Assistant Director of Alumni and Leadership Giving, Annual Fund-ALUMNI ENGAGEMENT & DEVELOPMENT

Employer
Duke University
Location
Individual Giving
Closing date
Oct 22, 2021

View more

Administrative Jobs
Institutional & Business Affairs, Alumni Relations & Development

Job Details

Occupational Summary:

The Assistant Director of Alumni and Leadership Giving is a member of the Duke Annual Fund staff in the Office of University Development. This individual is responsible for directing two or more reunion class gift campaigns and will develop strategies for achieving reunion class fundraising goals; travel nationally to solicit donors; recruit and train volunteers; and develop and manage relationships with university colleagues. The position reports to the Director of Reunion Giving, Duke Annual Fund.

Work Performed:

Reunion Gift Campaigns (70%)

  • Utilizing data and prospect analytics, identify reunion class co-chairs (10-20 per class) and reunion class gift team (40-60 per class).
  • Manage and train Networking Volunteers (10-30) per cycle. Networking Volunteers contact affinity groups and classmates to encourage reunion attendance.
  • Recruit, onboard, train and manage all reunion volunteers; and solicit for Annual Fund gifts where appropriate.
  • Set and achieve ambitious, yet realistic reunion fundraising goals for each reunion class. Using previous class giving history and detailed prospect analysis, determine dollar and donor goals.
  • Develop presentations and toolkits to train volunteers who engage in peer-education and solicitation and take an active role in developing motivational strategies to enhance the volunteer experience.
  • Conduct volunteer trainings via WebEx and hold monthly conference calls with reunion co-chairs.
  • Using volunteer preference and prospect analytics, assign classmates to reunion volunteers for peer-to-peer solicitation with focus on leadership Annual Fund gifts.
  • Actively coordinate with the Duke Alumni Association on Reunions Weekend programming, volunteer management, communications messaging and calendar and regional reunion events.
  • Maintain on-going communication with volunteers and Duke staff regarding class progress toward fundraising goals.

Qualify, cultivate, solicit and steward leadership Annual Fund prospects (20%)

  • Travel 6-8 times per year to identify, cultivate, solicit and steward a portfolio of leadership Annual Fund prospects focusing on undergraduate reunion and inter-reunion alumni and non-alumni parents.
  • Meet with and develop relationships with Duke prospects (described above) to personally qualify their financial capacity and inclination to make leadership Annual Fund gifts to Duke. Diplomatically ask qualifying questions to distinguish between prospects and suspects.
  • Solicit prospects for gifts to the Annual Fund with focus on securing multi-year pledges in the five and six figure range and $5K+ single year gifts from inter-reunion alumni and non-alumni parents.
  • Organize and staff Pre-reunion and Inter-reunion events in key cities to engage, recruit, solicit, and steward alumni.
  • Develop initial strategies for on-going involvement including appropriate referrals to fundraising colleagues in University Development and across Duke.
  • Provide timely post-visit follow-up including tracking moves and solicitations in DADD, sending personalized follow up to individual prospects, and making referrals to University Development and campus-wide gift officers as appropriate.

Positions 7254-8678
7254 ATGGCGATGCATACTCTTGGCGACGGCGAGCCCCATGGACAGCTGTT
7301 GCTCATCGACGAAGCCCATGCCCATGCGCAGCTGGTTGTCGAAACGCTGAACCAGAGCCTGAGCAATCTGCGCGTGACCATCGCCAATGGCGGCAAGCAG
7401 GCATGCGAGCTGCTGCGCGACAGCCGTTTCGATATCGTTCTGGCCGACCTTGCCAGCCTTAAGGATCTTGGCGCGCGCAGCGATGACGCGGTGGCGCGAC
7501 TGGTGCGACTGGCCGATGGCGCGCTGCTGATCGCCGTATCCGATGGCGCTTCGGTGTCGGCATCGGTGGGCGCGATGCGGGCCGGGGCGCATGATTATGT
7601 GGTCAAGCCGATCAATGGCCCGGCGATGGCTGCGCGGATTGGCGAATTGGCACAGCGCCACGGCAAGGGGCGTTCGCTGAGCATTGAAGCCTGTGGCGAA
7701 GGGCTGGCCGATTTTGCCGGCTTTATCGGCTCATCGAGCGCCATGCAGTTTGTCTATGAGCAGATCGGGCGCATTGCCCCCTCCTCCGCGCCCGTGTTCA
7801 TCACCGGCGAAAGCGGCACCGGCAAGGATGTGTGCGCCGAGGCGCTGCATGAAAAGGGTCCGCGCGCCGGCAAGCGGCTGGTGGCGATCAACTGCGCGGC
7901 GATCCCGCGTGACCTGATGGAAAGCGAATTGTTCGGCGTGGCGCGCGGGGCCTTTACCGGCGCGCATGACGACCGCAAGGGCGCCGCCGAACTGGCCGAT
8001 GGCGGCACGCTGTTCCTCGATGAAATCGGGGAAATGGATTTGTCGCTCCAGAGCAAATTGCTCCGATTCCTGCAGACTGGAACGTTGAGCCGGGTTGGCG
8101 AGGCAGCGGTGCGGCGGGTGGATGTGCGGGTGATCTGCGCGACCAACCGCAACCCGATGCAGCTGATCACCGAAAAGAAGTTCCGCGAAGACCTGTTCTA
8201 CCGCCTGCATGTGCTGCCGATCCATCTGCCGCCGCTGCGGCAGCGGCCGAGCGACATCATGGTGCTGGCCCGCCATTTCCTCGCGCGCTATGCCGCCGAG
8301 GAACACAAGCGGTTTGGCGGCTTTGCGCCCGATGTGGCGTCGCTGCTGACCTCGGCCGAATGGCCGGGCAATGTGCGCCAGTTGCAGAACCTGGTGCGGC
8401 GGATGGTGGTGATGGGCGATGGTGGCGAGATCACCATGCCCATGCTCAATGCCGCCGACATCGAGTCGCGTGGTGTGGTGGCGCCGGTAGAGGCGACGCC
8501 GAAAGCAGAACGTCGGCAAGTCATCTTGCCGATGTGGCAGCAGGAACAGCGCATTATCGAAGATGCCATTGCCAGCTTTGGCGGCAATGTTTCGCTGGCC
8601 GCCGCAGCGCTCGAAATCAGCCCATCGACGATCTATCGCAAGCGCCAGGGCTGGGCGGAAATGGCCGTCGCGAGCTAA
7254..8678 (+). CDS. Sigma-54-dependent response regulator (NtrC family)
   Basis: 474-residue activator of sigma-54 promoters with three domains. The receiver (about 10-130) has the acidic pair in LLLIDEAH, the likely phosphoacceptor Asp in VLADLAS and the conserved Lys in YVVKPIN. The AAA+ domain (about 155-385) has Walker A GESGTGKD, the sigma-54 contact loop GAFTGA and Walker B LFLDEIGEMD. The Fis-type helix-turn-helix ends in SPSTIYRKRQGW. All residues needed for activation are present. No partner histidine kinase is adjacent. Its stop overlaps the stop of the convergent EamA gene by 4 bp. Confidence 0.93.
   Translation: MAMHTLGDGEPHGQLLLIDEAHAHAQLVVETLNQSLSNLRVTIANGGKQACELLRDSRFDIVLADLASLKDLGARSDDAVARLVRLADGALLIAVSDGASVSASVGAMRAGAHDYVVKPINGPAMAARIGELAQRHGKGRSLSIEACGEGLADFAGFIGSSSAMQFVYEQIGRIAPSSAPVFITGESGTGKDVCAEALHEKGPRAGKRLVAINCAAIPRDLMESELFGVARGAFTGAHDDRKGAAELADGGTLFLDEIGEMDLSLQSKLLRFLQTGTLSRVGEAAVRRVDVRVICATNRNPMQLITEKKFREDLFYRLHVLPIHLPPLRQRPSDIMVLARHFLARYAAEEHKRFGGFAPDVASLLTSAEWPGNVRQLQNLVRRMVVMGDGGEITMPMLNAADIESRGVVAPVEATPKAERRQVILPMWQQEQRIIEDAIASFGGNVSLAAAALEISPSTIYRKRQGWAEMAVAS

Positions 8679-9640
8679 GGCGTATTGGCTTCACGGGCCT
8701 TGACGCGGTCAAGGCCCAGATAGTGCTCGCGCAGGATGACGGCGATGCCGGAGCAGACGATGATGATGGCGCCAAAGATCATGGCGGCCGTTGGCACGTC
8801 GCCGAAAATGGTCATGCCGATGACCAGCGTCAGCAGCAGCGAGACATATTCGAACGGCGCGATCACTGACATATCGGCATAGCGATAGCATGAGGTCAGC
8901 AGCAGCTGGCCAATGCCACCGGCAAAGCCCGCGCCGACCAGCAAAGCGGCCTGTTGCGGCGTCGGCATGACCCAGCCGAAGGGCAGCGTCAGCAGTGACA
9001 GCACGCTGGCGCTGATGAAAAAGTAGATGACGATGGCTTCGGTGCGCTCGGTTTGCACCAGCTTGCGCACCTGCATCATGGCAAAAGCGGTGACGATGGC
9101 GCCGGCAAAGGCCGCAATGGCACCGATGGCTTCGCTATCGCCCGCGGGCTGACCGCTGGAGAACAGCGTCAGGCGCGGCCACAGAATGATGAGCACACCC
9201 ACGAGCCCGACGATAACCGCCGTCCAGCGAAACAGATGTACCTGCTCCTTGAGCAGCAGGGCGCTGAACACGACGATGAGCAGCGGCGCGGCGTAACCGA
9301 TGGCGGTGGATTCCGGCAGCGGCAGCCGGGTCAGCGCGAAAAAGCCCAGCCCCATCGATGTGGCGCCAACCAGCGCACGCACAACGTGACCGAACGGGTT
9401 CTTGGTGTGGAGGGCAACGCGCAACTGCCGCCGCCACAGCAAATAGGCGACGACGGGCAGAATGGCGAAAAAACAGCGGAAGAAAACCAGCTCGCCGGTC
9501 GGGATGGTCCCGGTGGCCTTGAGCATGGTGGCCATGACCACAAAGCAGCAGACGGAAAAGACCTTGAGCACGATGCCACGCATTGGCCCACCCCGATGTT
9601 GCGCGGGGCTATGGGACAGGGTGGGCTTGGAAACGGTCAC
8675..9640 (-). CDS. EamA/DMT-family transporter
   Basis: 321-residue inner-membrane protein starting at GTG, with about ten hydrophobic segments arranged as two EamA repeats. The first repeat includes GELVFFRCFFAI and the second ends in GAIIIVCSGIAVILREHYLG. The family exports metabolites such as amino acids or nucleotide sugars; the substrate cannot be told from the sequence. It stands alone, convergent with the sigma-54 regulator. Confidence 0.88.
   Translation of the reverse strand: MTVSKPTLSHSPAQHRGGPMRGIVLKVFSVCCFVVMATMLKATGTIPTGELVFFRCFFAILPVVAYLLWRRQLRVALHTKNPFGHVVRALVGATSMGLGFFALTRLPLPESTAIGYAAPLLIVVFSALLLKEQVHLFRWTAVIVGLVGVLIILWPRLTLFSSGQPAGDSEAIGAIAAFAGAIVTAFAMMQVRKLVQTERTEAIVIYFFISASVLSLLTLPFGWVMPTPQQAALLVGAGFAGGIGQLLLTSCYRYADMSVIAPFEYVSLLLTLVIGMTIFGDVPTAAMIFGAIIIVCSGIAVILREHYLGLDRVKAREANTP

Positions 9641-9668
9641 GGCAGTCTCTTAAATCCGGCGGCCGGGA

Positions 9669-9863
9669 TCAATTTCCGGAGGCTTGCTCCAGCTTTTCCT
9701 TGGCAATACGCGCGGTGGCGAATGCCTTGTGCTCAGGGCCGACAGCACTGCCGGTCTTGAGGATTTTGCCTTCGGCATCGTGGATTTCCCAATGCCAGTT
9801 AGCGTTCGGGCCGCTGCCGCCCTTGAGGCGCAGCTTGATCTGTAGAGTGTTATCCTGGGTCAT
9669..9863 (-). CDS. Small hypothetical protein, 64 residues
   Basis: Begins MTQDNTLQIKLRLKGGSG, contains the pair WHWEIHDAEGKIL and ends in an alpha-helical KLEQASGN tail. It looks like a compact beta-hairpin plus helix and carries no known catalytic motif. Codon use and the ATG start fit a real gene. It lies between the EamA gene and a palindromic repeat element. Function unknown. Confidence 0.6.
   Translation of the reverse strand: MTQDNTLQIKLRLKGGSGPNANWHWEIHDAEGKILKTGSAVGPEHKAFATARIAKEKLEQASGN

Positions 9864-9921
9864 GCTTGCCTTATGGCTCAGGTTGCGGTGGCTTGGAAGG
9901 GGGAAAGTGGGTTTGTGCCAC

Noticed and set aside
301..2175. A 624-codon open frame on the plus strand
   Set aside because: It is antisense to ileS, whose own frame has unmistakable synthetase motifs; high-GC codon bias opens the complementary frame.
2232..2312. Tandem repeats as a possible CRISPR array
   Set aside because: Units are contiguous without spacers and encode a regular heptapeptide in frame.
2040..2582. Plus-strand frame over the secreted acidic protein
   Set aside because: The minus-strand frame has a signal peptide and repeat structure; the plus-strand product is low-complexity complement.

Serve as an active member of the Duke Annual Fund staff and the Alumni and Leadership Giving Team (10%)

  • Work with members of the Alumni and Leadership Giving team to write operating plans, quarterly reports and mid-year analyses.
  • Attend and participate in Annual Fund events and gift club receptions (i.e. Homecoming, Graduation, Parents’ Leadership reception, Annual Fund Executive Committee and Reunions Weekend).

Perform other related duties incidental to the work described herein.

The above statements describe the general nature and level of work being performed by individuals assigned to this classification. This is not intended to be an exhaustive list of all responsibilities and duties required of personnel so classified.

Skills:

  • Ability to travel regularly and to work on weekends and evenings is required.
  • Strong initiative, high energy level, creativity, and attention to detail.
  • Excellent interpersonal skills for working with volunteers.
  • Ability to manage multiple projects simultaneously, working both independently and as a team member.
  • Knowledge of Duke University preferred.

Behavioral Competencies:

  • Ability to Influence
  • Curiosity and Information Seeking
  • Dealing with Ambiguity
  • Decisiveness and Judgment
  • Organizational Awareness
  • Goal and Task Management
  • Collaborating with others
  • Expressing Ideas Orally and in Writing
  • Flexibility
  • Models Integrity and Ethics
  • Self-Management
  • Leadership

Minimum Qualifications

Education

Work requires communications, analytical and organizational skills generally acquired through completion of a bachelor's degree program.

Experience

Work requires one year of experience in alumni affairs, public relations, fund raising, sales and promotions, marketing, student activities or a related field in order to acquire skills necessary to administer and coordinate annual fund solicitations and other special fund raising activities. A bachelor'sdegree from Duke University may be substituted for the required year of experience since the familiarity with the University and contacts with current students and recent graduates would be directly relevant to the job. OR AN EQUIVALENT COMBINATION OF RELEVANT EDUCATION AND/OR EXPERIENCE